NAMC montessori elementary school studies students civil rights jumping
World-shaking forces are now making the realization of human unity an urgent necessity. The time is past when some racial groups or nations can be civilized, leaving others servile or barbaric. Persistence in these outworn ideas can lead only to further wars and self-destruction, and how can a general change of thought be effected but by the teacher; not as tyrant or missionary, but as essential leader in the rising generation? ~ Maria Montessori, To Educate the Human Potential

Dr. Montessori’s To Educate the Human Potential was first published in 1948. Imagine the experience of a world war as a frame of reference for this strong message. Montessori’s belief that education is essential to peace is as relevant today as it ever was. Those who struggle for human and civil rights around the globe would likely agree. Montessori strongly advocated that educators play a very important role in guiding future generations toward peace. The early part of the new year turns the focus on international leaders in civil and human rights.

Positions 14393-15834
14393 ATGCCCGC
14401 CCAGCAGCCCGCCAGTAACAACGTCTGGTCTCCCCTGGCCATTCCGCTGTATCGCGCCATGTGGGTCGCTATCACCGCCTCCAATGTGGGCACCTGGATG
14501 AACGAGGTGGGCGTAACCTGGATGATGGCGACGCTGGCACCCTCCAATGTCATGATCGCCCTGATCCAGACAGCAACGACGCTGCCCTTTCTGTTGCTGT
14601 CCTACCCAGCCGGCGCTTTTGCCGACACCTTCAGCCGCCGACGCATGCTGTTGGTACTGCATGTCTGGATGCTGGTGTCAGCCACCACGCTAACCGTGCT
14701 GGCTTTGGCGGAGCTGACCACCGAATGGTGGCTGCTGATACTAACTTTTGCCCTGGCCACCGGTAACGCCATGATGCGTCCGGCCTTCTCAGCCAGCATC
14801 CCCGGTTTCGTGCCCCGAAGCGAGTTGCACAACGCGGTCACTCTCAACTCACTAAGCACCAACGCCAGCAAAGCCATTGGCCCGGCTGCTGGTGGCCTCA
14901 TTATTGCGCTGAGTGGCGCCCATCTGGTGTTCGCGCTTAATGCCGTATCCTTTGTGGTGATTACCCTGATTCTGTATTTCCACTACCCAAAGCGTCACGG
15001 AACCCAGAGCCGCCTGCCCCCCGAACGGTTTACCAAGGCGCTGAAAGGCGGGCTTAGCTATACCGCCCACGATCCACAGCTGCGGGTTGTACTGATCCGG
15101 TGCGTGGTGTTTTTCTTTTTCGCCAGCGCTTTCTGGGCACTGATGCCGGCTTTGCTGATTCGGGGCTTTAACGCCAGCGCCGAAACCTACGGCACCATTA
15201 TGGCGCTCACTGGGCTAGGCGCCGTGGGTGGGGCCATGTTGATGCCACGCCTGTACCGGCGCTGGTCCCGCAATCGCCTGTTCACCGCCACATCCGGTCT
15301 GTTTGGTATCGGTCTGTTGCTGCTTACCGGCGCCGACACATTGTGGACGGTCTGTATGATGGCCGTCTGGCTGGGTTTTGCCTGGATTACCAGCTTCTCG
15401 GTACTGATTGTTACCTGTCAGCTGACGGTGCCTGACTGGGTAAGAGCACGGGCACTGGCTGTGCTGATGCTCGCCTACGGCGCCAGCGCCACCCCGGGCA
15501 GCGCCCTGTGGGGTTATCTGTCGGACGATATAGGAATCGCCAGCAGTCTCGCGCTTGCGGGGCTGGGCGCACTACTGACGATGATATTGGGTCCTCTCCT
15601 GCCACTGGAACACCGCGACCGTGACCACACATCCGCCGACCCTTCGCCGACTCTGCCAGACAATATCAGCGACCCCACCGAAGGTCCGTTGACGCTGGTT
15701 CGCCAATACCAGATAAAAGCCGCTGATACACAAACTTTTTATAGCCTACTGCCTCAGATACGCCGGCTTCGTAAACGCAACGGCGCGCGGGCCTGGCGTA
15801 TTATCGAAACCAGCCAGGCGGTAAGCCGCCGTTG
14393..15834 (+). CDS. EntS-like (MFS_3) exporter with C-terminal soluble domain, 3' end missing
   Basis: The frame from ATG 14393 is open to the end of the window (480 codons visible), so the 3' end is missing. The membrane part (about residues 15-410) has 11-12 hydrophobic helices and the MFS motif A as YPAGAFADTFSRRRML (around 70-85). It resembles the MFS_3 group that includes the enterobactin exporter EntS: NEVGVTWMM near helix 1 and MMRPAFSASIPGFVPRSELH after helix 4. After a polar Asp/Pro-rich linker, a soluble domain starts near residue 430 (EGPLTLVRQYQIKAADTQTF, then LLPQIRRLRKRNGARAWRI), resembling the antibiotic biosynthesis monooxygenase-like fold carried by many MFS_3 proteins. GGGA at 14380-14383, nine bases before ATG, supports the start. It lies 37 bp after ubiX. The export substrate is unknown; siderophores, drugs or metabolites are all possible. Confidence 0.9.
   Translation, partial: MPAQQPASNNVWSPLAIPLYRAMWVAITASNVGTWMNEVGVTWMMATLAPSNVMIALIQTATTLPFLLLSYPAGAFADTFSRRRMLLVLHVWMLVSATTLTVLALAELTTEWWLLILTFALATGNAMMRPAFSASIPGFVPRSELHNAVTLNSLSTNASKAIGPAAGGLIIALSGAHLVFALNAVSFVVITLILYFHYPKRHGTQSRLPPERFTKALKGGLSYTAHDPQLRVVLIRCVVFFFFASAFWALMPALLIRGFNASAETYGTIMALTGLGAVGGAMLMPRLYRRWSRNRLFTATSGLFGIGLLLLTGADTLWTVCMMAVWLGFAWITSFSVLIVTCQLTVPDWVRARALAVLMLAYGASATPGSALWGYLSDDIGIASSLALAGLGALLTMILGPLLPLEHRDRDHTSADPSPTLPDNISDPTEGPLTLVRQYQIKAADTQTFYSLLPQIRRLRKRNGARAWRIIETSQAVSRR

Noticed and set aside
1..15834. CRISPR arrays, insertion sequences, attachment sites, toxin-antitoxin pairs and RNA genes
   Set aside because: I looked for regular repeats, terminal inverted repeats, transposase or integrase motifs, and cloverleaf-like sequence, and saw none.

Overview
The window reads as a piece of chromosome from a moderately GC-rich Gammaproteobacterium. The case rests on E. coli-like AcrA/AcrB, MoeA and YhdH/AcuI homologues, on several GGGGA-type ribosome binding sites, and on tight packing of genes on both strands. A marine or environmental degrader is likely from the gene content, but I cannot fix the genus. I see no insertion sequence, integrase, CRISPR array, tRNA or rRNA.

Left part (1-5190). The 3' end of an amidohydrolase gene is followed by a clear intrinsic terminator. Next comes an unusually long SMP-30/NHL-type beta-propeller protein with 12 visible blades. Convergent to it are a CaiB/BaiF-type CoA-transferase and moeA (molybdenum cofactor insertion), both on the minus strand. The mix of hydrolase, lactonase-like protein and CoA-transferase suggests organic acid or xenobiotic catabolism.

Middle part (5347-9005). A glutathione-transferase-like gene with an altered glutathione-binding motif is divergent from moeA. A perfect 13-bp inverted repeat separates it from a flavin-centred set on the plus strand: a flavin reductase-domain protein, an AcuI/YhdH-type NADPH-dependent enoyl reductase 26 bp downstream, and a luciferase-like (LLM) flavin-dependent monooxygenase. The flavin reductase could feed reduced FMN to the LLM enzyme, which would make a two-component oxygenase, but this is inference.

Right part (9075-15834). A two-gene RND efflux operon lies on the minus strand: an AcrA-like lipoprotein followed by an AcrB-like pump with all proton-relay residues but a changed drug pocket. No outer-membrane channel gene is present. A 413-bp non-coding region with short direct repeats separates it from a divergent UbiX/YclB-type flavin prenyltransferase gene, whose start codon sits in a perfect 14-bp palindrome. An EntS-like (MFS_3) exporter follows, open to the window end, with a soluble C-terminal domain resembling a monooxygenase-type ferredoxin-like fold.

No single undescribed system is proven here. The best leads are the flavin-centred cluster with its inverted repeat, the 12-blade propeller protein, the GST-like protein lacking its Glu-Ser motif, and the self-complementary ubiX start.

In a 2008 broadcast on Martin Luther King Jr. Day, the late Professor John Hope Franklin talks about the civil rights movement today. He states that although we have become accustomed to it, and that we do not have one particular person who is the face of civil rights movement such as Dr. King, there are many organizations existing today that subsist under the general title of “civil rights”.

With your elementary Montessori students, explore and discuss the definition of civil rights, historical events related to civil rights, and organizations today that work for civil rights, both at home and abroad. Study your country’s constitution as it relates to civil rights (e.g. US Constitution, Amendments 13, 14, 15 and 19). This is a great springboard to further historical, cultural and peace education projects and studies.